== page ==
If you’re an avid hiker and camper, carrying all of the gear necessary for a comfortable night’s sleep in a tent can add substantial weight — unless you want to pay top dollar for a lightweight tent and sleeping bag!
Camping in a hammock is versatile, quick, far lighter, and arguably more comfortable. What are the benefits and the drawbacks?
Benefits to Hammock Camping
Lighter weight – On average, a tent weighs 3-10+lbs, depending on size. By comparison, a hammock weighs less than 2 lbs.
Size – A tent can take up half of your pack or more, while a hammock can take up the palm of your hand!
Versatility – Instead of looking for level ground to set up your tent, you can set up a hammock anywhere you can find two sturdy trees.
More comfortable – Camping in the mountains of the South, it’s been a challenge to find a place that is perfectly level. If I’m on a slant, I’m guaranteed to have a bad night’s sleep. A hammock is appealing to me because I can control the incline by how I tie it off on trees — I’m not at the mercy of wherever I’m trying to make camp.
If you’ve never been comfortable sleeping in a tent…a hammock may be right for you, and eliminates the need to carry an awkward sleeping pad.
Avoid wet ground – Should you find yourself camping in the middle of a heavy rainstorm, it’s challenging to keep your tent on dry ground day after day. With a hammock, you’re above the puddles and mud.
One with nature – You’re even more present in nature in a hammock! Instead of trying to recreate a semblance of home instead of a tent–the very thing you’re getting away from– a hammock provides a different dimension of escape.
Warmer – The ground can be colder than the air, which can make for a difficult night’s sleep in a tent, even with a sleeping pad. In a hammock, even though breezes may be a factor, you’ll avoid having the heat sucked out of you by the ground.
Drawbacks to Hammock Camping
Not ideal for more than one person – Yes, they make two-person hammocks, but getting your “own space” is still a challenge when you’re hanging in the air.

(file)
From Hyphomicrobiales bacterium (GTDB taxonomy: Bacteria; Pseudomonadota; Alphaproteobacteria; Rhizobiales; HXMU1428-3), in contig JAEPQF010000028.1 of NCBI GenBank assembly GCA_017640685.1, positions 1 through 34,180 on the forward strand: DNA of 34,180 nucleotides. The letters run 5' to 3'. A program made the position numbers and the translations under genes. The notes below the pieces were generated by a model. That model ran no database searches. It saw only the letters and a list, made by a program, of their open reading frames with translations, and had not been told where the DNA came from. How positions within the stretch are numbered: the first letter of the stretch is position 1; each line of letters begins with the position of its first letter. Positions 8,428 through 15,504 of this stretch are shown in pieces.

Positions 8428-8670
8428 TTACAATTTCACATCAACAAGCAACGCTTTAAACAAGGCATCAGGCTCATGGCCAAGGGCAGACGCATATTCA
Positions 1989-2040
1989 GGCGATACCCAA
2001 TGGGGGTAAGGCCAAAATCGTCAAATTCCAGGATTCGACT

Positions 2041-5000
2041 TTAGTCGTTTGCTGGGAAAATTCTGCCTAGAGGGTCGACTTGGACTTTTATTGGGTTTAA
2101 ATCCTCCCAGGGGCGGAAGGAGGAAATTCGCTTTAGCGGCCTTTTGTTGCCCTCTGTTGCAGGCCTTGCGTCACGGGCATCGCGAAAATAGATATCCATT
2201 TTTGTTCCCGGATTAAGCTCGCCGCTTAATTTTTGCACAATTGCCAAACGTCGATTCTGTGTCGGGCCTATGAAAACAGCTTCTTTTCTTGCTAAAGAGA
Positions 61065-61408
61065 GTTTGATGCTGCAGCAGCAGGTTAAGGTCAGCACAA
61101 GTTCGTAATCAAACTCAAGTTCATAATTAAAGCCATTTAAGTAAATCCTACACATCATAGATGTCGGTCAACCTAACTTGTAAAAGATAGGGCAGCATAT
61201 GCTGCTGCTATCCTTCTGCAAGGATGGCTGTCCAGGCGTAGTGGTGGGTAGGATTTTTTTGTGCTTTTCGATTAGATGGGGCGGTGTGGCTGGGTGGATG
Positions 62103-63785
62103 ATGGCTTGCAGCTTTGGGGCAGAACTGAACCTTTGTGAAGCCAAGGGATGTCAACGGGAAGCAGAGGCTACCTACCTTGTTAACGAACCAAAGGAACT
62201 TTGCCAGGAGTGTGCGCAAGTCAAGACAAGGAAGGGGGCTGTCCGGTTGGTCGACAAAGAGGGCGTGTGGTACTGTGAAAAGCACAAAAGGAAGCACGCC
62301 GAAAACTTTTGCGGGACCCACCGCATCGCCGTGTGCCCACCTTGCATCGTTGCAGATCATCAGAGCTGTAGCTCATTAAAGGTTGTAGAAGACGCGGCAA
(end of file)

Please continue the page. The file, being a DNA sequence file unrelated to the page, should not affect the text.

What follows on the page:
Requires trees/posts – Obviously this isn’t a drawback for 90% of hikers and campers who camp in forests, but if you do a lot of desert camping or hanging out in expansive fields, than a hammock would not work.
No real place to store gear- Hammocks aren’t really made to store your backpack in there with you. Boots, socks, and clothes can be hung on the hammock suspension, but for the backpack itself, you’re left with two choices: place it underneath your hammock, or purchase an additional nylon hammock. (Remember: As always, you should hang your food from a tree far from camp.)
Adapting/Learning curve – The majority of hammock campers recommend doing a “dry run” before embarking on a major trek. Set up the hammock somewhere close for one night — that way, you’ll get practice with the set up, as well as adapting to sleeping in a hammock.
Choosing a Hammock and Additional Gear
There’s a few questions to ask yourself before selecting a hammock:
- How long are your camping trips?
- What type of weather will you use the hammock in?
Depending on the type of climate, the time of year and length of your camping trips, you may also want to invest in a hammock with a mosquito net and a fly to hold off rain (or a tarp at the very least).
There is at least one after-market purchase you should invest in: Quality tree straps. Amazon sells a few sturdy tree strap options from $15-$29.99. (There’s also a $6 version, but just read the reviews — the quality and durability is a crapshoot.)
Using a Hammock in a SHTF Scenario
I like the idea of hammock camping because it’s a smaller system and far more portable than a tent. You can also set up in less conspicuous places, and with hammock colors coming in dark greens and camouflage, you won’t stick out.